On July 16, 1862, prolific writer and civil rights crusader, Ida B. Wells was born into slavery in Holly Springs, Mississippi. Ida’s mother, Elizabeth, was famous for her cooking. Ida’s father was a carpenter. His name was James. The nation’s slaves were freed by the Emancipation Proclamation six months after her birth. Both parents were […]
On July 29, 1794, Mother Bethel African Methodist Episcopal (AME) Church opened in Philadelphia, Pennsylvania, making it the oldest church owned by African Americans. Richard Allen, a former slave who bought his freedom after accepting the Methodist faith, founded the church. Allen, along with friend Absalom Jones, opened the separate church after whites at St. […]
July 24, 1807, is the date of birth of Ira Aldridge, the most prominent African American dramatic actor of the 19th century. Aldridge performed roles in plays written by Shakespeare in the United States and across Europe at a time when most African Americans remained enslaved. Born and raised in New York City, not the […]
July 10, 1863, marks the incorporation date of Wilberforce University, the first private institution of higher education for African Americans. Wilberforce University actually has a history that pre-dates this important milestone. Before the Civil War began in 1861, the school was a site of abolitionist activity and education for African Americans. Methodist abolitionists founded the […]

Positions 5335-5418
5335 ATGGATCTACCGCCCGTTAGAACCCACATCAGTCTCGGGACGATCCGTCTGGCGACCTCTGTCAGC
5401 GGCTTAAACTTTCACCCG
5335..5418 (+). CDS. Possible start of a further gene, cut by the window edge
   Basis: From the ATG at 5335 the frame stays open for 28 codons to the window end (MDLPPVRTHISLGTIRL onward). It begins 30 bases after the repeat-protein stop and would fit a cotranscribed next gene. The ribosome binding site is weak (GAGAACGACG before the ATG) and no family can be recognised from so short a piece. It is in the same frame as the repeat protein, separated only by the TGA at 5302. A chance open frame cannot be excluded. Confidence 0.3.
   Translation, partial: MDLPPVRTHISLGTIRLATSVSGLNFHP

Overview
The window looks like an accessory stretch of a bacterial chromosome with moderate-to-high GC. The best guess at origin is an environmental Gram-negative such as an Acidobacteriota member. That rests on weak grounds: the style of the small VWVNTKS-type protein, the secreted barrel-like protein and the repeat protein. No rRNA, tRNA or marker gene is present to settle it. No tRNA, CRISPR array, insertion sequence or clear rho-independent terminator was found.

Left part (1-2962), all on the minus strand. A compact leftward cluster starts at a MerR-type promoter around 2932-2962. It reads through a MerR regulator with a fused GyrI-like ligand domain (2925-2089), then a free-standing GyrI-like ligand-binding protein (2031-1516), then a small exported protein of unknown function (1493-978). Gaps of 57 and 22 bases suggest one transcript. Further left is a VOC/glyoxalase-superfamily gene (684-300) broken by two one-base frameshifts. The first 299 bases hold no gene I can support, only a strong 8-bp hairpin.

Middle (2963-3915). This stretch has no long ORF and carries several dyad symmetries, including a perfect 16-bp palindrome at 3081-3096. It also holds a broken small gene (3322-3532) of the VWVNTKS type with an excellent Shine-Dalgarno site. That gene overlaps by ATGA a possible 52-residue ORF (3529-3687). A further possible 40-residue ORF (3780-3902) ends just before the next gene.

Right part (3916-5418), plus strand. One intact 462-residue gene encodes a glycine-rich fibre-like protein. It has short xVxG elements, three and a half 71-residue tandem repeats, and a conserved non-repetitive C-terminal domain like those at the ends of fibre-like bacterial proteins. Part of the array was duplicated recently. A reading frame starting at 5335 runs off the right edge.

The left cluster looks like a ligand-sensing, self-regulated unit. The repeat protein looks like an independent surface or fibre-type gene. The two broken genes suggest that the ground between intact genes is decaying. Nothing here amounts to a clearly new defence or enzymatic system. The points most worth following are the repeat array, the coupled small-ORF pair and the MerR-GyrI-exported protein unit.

On July 1, 1936, during the harsh years of the economic downturn known as the Great Depression, Wallace Amos, Jr., was born. Most people know him as “Famous Amos,” the face of the popular Famous Amos Cookies. By building his multi-million dollar franchise off the fame of his cookies, Amos instructed future generations of budding […]
July 26, 1916 Spottswood William Robinson III, educator, civil rights attorney, and judge, was born in Richmond, Virginia. Robinson earned his undergraduate degree from Virginia Union University in 1936 and in 1939 he received his law degree from Howard University, graduating first in his class and achieving the highest scholastic average in the history of […]
July 25, 1984 Willie Mae “Big Mama” Thornton, R&B singer and songwriter, died. Thornton was born December 11, 1926 in Ariton, Alabama and began to sing at an early age. At the age of 14, she joined the Hot Harlem Revue and performed with them for 7 years. Thornton began her recording career in 1951 […]
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African American History Categories
Previous Days in African American History
Other African American History Posts
- July 27th in African American History – Clarence LaVaughn “C. L.” Franklin
- Albert Richardson – February 17th in African American History
- November 22nd in African American History – Guion “Guy” Bluford, Jr.
- July 5th in African American History – Henry Lincoln Johnson
- January 11th in African American History – Vernon Ferdinand Dahmer, Sr.